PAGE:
Prevent Discrimination and Value Diversity
Diversity recruiting for some may be a business practice simply targeted to meeting equal[...]
By: Pamela Williamson
Food is an important part of our work culture. We celebrate holidays, birthdays, and other special occasions by coming together with our colleagues for a potluck meal and dessert. We meet customers at restaurants to network and seal the deal. We attend conferences and eat the lunch that is included in the registration fee. All of these things can affect the environment in which we work if we are one of the 15 million Americans who have food allergies.i
A food allergy is a medical condition in which exposure to a food triggers a harmful immune response. An immune response occurs when the immune system views normally harmless proteins in the food as intruders and attacks. These proteins are called allergens. The eight major food allergens – milk, egg, peanut, tree nuts, wheat, soy, fish and crustacean shellfish – result in most of the serious food allergy reactions in the United States. In severe cases, allergic reactions can cause anaphylactic shock, difficulty swallowing or breathing, asthma, and death.ii
In 2012, in a settlement agreement with Lesley University in Cambridge, Massachusetts, the U.S. Department of Justice provided guidance on food allergies as a disability. Although this case was not specific to employment, the ideas can be applied in the workplace. In thinking about food allergies as a disability, we must remember that the Americans with Disabilities Act (ADA) looks at disability on a case by case basis. A condition that has a severe impact on one person may only cause mild discomfort for another.
The ADA defines disability as a mental or physical impairment that substantially limits a major life activity, such as eating. Major life activities also include major bodily functions, like functions of the gastrointestinal system. People who have more significant or severe responses to certain foods have a disability as defined by ADA.iii This includes individuals with celiac disease and others who have autoimmune responses to certain foods. According to Food Allergy Research and Education (FARE), over 200,000 people require emergency medical care due to allergic reactions to food each year.iv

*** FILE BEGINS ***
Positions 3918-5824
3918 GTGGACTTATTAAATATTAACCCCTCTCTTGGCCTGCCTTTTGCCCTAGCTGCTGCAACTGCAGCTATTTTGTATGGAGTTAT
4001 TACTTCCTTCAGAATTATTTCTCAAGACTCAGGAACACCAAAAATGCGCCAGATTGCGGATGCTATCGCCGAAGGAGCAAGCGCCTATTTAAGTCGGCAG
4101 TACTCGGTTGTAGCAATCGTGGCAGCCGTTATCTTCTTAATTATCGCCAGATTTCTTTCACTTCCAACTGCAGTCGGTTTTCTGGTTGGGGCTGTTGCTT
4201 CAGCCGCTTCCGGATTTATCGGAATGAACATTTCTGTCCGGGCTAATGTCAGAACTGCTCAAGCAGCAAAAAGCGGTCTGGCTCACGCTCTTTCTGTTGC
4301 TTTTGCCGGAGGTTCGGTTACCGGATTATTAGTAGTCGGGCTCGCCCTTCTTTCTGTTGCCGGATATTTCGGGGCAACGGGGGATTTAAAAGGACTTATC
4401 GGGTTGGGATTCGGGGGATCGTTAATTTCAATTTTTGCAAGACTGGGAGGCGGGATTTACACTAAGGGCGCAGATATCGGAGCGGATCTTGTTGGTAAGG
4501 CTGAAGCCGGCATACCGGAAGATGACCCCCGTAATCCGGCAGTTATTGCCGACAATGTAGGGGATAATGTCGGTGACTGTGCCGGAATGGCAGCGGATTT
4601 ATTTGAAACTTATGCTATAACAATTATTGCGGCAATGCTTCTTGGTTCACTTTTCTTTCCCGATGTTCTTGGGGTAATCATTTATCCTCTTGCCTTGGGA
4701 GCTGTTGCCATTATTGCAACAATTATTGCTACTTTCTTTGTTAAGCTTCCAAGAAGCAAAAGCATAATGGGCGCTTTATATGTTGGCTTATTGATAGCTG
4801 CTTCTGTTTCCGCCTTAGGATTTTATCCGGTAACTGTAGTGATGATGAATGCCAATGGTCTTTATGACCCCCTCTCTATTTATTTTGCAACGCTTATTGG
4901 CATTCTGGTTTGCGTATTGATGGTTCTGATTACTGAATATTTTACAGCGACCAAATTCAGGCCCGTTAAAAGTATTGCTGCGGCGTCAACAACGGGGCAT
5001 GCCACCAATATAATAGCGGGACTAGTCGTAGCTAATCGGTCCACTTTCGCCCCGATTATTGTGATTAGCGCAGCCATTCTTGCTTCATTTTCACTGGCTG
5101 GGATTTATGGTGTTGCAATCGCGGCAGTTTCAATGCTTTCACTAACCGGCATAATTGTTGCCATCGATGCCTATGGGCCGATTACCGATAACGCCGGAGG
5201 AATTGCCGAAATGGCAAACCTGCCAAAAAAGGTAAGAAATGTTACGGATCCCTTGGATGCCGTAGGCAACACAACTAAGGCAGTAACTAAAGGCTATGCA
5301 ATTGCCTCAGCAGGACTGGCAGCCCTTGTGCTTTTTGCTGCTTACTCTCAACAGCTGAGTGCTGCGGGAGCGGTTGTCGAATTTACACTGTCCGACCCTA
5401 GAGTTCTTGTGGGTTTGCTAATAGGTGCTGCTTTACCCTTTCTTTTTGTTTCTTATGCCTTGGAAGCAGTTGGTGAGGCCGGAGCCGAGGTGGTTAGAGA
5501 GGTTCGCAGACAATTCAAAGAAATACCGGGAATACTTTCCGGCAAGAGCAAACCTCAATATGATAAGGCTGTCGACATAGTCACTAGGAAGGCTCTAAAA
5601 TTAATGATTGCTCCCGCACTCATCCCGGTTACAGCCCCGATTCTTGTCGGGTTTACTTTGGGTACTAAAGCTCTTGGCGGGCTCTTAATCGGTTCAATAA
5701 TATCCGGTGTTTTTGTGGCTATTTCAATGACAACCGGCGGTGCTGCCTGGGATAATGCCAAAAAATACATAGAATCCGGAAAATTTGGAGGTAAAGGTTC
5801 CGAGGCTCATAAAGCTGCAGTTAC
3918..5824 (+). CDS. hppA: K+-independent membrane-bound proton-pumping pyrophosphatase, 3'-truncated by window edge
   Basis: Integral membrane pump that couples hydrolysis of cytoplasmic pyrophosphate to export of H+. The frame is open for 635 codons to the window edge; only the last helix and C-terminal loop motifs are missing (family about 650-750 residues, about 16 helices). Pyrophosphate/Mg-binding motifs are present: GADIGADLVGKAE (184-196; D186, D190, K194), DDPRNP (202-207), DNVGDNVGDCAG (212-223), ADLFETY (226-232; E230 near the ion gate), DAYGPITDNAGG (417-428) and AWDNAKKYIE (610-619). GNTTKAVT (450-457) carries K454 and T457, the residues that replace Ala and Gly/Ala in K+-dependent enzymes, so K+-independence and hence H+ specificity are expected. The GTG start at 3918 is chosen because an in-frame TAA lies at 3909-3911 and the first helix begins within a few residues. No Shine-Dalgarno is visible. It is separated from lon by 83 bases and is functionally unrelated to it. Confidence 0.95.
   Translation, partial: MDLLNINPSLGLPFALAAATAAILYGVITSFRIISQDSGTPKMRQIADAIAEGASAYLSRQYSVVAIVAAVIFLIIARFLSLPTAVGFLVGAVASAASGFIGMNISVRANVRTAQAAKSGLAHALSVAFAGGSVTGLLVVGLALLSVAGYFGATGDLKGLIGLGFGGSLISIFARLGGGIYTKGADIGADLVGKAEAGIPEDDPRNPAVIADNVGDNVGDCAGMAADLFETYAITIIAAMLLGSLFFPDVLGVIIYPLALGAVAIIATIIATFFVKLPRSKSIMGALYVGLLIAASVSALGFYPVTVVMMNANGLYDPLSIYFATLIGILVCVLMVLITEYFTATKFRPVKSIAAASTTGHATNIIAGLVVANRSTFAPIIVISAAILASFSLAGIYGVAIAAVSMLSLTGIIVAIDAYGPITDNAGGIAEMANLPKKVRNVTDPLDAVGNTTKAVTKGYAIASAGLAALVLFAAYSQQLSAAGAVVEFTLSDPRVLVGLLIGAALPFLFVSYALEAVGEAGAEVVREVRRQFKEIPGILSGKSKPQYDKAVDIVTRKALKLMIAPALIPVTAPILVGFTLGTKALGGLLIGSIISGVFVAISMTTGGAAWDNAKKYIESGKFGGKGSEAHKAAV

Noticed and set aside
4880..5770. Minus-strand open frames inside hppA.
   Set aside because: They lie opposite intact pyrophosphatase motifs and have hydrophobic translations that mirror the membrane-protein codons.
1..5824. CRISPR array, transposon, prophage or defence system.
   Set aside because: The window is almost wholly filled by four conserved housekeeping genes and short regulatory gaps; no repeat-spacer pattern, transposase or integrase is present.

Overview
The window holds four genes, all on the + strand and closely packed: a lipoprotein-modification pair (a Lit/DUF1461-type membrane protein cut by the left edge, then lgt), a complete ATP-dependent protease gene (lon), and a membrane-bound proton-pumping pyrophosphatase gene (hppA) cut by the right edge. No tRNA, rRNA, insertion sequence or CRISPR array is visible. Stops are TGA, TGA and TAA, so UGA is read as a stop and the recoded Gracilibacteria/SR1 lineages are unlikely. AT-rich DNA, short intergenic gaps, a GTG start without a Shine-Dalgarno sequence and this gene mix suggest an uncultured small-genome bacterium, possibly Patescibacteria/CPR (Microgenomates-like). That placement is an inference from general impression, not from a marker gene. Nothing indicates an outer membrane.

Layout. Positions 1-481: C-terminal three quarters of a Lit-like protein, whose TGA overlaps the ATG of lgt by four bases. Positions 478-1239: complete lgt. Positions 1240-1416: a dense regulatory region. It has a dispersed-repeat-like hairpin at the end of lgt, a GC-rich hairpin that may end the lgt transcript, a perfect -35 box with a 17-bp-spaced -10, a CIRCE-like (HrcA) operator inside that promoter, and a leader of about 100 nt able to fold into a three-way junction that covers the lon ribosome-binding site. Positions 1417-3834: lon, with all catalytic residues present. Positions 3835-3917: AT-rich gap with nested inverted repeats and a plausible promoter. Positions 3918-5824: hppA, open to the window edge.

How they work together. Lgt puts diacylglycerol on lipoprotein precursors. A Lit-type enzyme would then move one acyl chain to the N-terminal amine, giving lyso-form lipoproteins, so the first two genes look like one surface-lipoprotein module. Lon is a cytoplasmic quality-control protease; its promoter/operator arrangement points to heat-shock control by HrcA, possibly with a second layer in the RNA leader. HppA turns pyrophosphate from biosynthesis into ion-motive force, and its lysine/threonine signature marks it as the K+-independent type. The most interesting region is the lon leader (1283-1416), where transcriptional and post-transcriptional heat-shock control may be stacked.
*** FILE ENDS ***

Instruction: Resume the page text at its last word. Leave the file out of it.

What does all of this mean for the workplace? As with any employee who has a disability, the employee is responsible for informing the employer of the food allergy and the need for a reasonable accommodation.
A reasonable accommodation is any change in the work environment or in the way a job is performed that enables a person with a disability to enjoy equal employment opportunities, unless it would cause undue hardship for the business. There are three categories of “reasonable accommodations”: (1) changes to a job application process; (2) changes to the work environment, or to the way a job is usually done; and (3) changes that enable an employee with a disability to enjoy equal benefits and privileges of employment.v Equal benefits and privileges of employment include, but are not limited to, employer-sponsored: (1) training, (2) services (e.g., employee assistance programs (EAP’s), cafeterias, lounges, gymnasiums, auditoriums,), and (3) parties or other social functions (e.g., retirement and birthday celebrations and company outings).vi
As employers, we want to ensure that all employees can perform their job and have access to the benefits and privileges of employment. However, employees with food allergies may need reasonable accommodations in order to be able to enjoy all aspects of their jobs. A document developed by the Job Accommodation Network (JAN), Job Accommodations for People with Food Allergy, provides guidance on how employees with food allergies can be accommodated in the work place. Remember, under the ADA, each situation must be reviewed on a case-by-case basis. Some ideas contained in the JAN guidance include:
Food allergies affect an estimated 15 million individuals in the United States. Each year, food allergies result in over 200,000 people requiring emergency medical care due to allergic reactions to food. Making changes to the work environment and providing reasonable accommodations can ensure that all of your employees can enjoy and participate in the same benefits and opportunities as other employees at your company.
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